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GB CULTURAL INFO: C, WTemperatures/ Matures 17 weeks/ Harvest 8-12 weeks/ Yield 10lbs/ Spacing 5"
SEEDS PER PACKET: 900, plants 100 sq ft
SOURCE CODE: C
PLANTING DEPTH: 1.5-3"
APPROXIMATE GERMINATION DAYS:
SOIL TEMPERATURE FOR GERMINATION:
WHEN TO PLANT: Fall, Winter
PACKET LABEL INSTRUCTIONS: A cold-hardy field pea- seed early enough in Fall so that plants are 6-8 inches tall before soil freezes for Winter growth (and to protect soil from erosion) and turn them under, or harvest for the compost pile, in the Spring. Does well on poor soil & will fix nitrogen in the soil. For best growth and nitrogen production inoculate the seed before planting. Does not need a lot of water or care. May self-seed. Can be used for cattle fodder. Peas can be used dired for soup but are not good for fresh eating.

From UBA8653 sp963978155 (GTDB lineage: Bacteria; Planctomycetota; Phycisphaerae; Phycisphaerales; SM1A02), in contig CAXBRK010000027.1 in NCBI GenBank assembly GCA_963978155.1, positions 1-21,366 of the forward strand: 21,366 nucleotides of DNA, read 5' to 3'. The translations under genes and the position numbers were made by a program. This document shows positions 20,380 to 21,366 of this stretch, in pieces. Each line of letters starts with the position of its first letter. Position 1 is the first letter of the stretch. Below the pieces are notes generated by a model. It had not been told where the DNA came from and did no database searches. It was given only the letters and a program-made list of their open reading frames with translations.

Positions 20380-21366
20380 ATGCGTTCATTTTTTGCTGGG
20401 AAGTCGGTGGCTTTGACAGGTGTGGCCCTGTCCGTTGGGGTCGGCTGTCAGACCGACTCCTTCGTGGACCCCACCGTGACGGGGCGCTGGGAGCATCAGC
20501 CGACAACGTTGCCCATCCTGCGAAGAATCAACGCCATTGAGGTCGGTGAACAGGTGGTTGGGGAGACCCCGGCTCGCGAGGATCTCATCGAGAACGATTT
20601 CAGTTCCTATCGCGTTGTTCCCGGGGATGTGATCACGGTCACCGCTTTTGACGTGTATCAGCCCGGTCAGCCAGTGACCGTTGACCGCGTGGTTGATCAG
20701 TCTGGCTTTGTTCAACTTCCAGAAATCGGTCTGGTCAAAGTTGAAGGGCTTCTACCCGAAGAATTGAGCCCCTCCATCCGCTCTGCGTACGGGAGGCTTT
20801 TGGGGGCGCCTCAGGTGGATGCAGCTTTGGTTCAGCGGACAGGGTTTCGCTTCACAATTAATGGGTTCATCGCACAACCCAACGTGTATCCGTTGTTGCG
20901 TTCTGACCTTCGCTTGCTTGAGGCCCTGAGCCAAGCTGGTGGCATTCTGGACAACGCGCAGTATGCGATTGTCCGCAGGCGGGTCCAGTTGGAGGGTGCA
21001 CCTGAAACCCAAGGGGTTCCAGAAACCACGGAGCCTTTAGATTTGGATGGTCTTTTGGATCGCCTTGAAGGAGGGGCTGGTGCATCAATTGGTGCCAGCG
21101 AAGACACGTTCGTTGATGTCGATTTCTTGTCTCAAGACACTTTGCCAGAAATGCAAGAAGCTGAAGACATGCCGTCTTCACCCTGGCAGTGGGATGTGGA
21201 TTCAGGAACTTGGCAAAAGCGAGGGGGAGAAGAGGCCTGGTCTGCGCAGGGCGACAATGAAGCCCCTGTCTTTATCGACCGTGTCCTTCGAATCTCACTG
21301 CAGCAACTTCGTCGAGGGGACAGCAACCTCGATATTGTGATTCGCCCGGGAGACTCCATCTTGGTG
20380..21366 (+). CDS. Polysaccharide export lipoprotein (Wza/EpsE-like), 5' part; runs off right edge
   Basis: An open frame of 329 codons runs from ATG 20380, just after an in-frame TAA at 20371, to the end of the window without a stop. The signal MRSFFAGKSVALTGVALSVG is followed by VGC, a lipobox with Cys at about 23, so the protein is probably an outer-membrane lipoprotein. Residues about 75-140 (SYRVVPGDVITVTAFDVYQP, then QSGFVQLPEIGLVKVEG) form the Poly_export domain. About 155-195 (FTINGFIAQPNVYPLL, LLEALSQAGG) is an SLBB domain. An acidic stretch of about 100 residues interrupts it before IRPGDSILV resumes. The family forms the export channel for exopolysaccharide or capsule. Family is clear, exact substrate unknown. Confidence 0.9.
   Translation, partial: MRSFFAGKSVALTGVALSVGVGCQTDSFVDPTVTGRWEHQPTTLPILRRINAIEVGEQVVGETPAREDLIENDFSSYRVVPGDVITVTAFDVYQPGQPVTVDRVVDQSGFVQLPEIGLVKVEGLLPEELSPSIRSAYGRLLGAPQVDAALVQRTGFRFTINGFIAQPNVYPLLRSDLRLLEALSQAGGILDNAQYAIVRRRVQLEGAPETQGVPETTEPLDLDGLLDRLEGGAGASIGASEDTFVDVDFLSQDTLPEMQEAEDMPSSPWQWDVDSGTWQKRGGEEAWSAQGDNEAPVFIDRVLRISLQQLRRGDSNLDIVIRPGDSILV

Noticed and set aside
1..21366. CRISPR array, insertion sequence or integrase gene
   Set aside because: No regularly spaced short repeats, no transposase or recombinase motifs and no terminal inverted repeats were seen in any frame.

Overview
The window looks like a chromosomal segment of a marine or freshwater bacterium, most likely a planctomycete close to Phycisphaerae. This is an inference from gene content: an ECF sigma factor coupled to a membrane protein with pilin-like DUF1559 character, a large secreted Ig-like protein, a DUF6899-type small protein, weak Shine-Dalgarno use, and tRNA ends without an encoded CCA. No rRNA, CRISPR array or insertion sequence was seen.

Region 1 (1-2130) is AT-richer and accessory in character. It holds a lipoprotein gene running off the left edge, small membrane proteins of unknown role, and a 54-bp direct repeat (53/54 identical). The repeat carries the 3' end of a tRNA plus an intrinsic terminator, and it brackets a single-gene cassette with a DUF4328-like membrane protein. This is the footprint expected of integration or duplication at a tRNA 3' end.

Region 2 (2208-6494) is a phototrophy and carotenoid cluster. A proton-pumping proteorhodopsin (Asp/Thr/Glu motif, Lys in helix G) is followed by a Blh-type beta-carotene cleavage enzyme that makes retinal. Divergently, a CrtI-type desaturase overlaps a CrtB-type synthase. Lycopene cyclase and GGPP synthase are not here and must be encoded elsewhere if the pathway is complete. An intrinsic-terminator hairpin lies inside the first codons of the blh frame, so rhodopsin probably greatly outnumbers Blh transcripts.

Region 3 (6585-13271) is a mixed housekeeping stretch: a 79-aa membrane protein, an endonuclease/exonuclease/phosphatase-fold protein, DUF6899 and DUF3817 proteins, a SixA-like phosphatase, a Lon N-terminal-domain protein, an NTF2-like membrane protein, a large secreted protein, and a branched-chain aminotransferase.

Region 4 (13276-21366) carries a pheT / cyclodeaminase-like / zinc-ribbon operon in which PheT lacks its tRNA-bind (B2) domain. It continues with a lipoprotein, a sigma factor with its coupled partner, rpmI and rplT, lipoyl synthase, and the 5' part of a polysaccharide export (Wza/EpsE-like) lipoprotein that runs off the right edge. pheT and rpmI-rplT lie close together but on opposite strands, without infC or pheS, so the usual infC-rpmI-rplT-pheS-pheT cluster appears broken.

Does well on poor soil & will fix nitrogen in the soil. For best growth and nitrogen production inoculate the seed before planting.
BOTANICAL NAME: Pisum sativum
DESCRIPTION: Breaks down fast into soil, building tilth and adding organic matter. Peas like well drained and fertile loam soils. Not for high water table or any substantial flooding. Grows on poorer soil than clover but makes less nitrogen. Doesn't compete well with thick winter weed growth--often grown with a grain like oats, wheat, or rye for that reason. Winter annual in the south and spring annual in the north for soil improvement and for forage.
Small, yellow peas with dark skins. these make a wonderful winter salad crop--use with growing tips and harvest often. A very cold-hardy winter annual pea; can take some sub-zero weather. Grows on poorer soil than clover but makes less nitrogen. Doesn’t compete well with abundant winter weed growth. Peas are used as livestock feed, but also make a fine soup pea. The plants will break down fast into the compost pile or green manure. They can also be interplanted with your winter grains (as show above).